Hollywood producers and broadcasters by the end of the month will get their wish for technology intended to stop illegal peer-to-peer swapping and streaming of digital TV shows over the Internet. The FCC plans to require that personal computers and digital storage devices be equipped to recognize a "broadcast flag" embedded in TV signals indicating the limits to which programming may be transmitted over a computer network.
The technology won't stop TV programs from being copied to a DVD or stored on a personal computer, but it would stop a user from sharing that file with another computer user.
The real question is whether the flag will fly. Opponents, namely computer and consumer-equipment manufacturers, say the codes will be easily broken. "We hope the FCC looks with a jaundiced eye at future requests to rework the standard," said Edward Black, president of the Computer & Communications Industry Association. "We are quite certain the MPAA will be back to fix a broken technology with a new technology that will broken just as quickly."
Manufacturers charge that the flag will increase consumers' costs and could violate "fair-use" copy rights by blocking the unrestrained recording permitted for analog VHS tapes.
To Hollywood and broadcasters that want to air the latest movies in HDTV, there needs to be some immediate way to stem digital content's susceptibility to peer-to-peer swapping.
Chairman Michael Powell said the importance of safeguarding copyrights required the FCC to be "a little more forward-leaning" in claiming jurisdiction than when it approved a copy-protection regime for cable-ready DTV sets last month. Although there's no congressional mandate giving the FCC explicit authority over television tuners, he told reporters last week that he's comfortable that jurisdictional issues have been worked out.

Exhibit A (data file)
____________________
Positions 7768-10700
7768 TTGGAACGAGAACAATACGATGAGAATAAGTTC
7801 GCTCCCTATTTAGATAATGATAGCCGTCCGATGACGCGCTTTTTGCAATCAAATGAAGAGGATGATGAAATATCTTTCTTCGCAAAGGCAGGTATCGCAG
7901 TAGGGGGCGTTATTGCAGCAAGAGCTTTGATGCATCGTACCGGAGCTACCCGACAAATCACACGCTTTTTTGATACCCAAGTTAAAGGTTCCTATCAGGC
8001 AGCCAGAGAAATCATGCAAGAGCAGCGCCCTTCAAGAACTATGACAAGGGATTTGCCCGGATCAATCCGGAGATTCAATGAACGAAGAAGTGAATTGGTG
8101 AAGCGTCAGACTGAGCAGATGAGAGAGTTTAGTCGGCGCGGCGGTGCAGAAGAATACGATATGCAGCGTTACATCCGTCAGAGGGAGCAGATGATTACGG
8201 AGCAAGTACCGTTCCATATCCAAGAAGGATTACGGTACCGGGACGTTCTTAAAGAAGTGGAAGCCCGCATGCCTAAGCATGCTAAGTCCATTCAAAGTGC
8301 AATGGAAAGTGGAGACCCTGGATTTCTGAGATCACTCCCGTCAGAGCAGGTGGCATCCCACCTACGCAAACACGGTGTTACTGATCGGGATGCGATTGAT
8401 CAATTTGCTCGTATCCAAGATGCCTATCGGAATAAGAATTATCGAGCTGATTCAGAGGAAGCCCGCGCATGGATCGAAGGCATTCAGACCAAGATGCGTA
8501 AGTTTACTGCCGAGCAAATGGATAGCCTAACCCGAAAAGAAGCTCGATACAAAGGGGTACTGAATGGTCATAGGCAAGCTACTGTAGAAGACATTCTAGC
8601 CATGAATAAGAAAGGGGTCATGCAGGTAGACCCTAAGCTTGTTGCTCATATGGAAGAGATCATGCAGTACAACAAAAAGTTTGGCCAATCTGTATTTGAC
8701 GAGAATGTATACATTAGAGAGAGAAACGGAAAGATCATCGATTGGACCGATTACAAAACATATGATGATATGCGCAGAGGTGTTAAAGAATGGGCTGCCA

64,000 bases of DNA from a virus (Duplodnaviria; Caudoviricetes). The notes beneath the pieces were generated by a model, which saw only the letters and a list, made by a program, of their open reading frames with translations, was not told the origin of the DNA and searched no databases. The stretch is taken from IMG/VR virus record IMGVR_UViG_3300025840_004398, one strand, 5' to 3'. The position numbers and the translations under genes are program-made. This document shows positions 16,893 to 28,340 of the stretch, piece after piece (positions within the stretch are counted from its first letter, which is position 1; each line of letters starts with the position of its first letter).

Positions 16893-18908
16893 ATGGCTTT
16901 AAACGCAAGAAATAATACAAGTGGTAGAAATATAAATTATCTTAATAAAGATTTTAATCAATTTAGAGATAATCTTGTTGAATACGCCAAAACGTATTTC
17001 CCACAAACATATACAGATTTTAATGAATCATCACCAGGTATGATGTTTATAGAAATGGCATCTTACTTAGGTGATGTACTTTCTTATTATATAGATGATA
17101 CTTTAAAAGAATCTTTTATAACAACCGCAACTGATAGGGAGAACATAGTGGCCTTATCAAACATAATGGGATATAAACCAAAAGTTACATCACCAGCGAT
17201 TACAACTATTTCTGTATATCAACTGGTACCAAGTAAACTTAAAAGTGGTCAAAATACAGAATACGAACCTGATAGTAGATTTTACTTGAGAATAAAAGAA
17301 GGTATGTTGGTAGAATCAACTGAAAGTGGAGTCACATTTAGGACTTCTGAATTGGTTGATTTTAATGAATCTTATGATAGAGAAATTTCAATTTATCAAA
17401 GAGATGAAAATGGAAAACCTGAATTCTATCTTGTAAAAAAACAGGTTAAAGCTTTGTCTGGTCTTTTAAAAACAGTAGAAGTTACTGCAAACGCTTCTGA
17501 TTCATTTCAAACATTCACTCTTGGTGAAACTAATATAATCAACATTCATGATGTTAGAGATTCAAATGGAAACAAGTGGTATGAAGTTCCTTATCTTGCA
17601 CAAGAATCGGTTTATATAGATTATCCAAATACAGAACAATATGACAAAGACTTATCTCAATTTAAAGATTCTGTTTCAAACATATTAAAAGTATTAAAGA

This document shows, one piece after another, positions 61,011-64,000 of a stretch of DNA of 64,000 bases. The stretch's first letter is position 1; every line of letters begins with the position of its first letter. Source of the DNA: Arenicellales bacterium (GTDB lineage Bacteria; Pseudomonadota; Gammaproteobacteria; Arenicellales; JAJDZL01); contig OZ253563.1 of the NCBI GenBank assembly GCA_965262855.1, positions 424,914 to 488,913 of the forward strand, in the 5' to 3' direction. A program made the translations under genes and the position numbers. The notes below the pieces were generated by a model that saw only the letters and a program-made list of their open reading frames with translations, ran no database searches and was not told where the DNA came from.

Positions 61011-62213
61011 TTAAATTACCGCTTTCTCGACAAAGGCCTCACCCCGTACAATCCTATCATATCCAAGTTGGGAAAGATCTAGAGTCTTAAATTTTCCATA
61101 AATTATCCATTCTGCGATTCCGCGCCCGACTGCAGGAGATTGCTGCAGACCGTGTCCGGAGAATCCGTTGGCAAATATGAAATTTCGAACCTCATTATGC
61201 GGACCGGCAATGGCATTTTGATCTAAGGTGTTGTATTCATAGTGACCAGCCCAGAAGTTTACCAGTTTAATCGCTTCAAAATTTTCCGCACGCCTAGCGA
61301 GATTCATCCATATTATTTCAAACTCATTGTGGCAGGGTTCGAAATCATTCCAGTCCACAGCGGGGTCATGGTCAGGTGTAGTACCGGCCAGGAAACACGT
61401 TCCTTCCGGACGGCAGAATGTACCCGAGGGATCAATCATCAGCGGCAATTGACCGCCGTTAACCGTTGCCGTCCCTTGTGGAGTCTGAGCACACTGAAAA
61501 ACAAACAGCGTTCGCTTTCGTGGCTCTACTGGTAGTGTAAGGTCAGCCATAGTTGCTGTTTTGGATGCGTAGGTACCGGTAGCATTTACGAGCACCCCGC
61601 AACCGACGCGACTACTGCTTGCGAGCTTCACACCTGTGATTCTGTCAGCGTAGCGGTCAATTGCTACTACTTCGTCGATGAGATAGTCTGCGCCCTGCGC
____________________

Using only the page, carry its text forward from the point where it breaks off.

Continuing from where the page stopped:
The potential for peer-to-peer networks to swap digital programs without compensating copyright owners has generated fear of the massive piracy that the music industry has suffered from Napster and its progeny. One peer site, Kazaa, has 875 million files to be traded and 195 million users worldwide.
But high-definition content isn't likely to face an Internet piracy problem anytime soon: Limited network capacity won't support bandwidth-eating attack.
The rules won't stop the threat of downconverting digital content to analog and then reconverting to low-resolution digital for transmission. The Analog Digital Reconversion Group is working with MPAA to come up with a solution to the analog reconversion threat.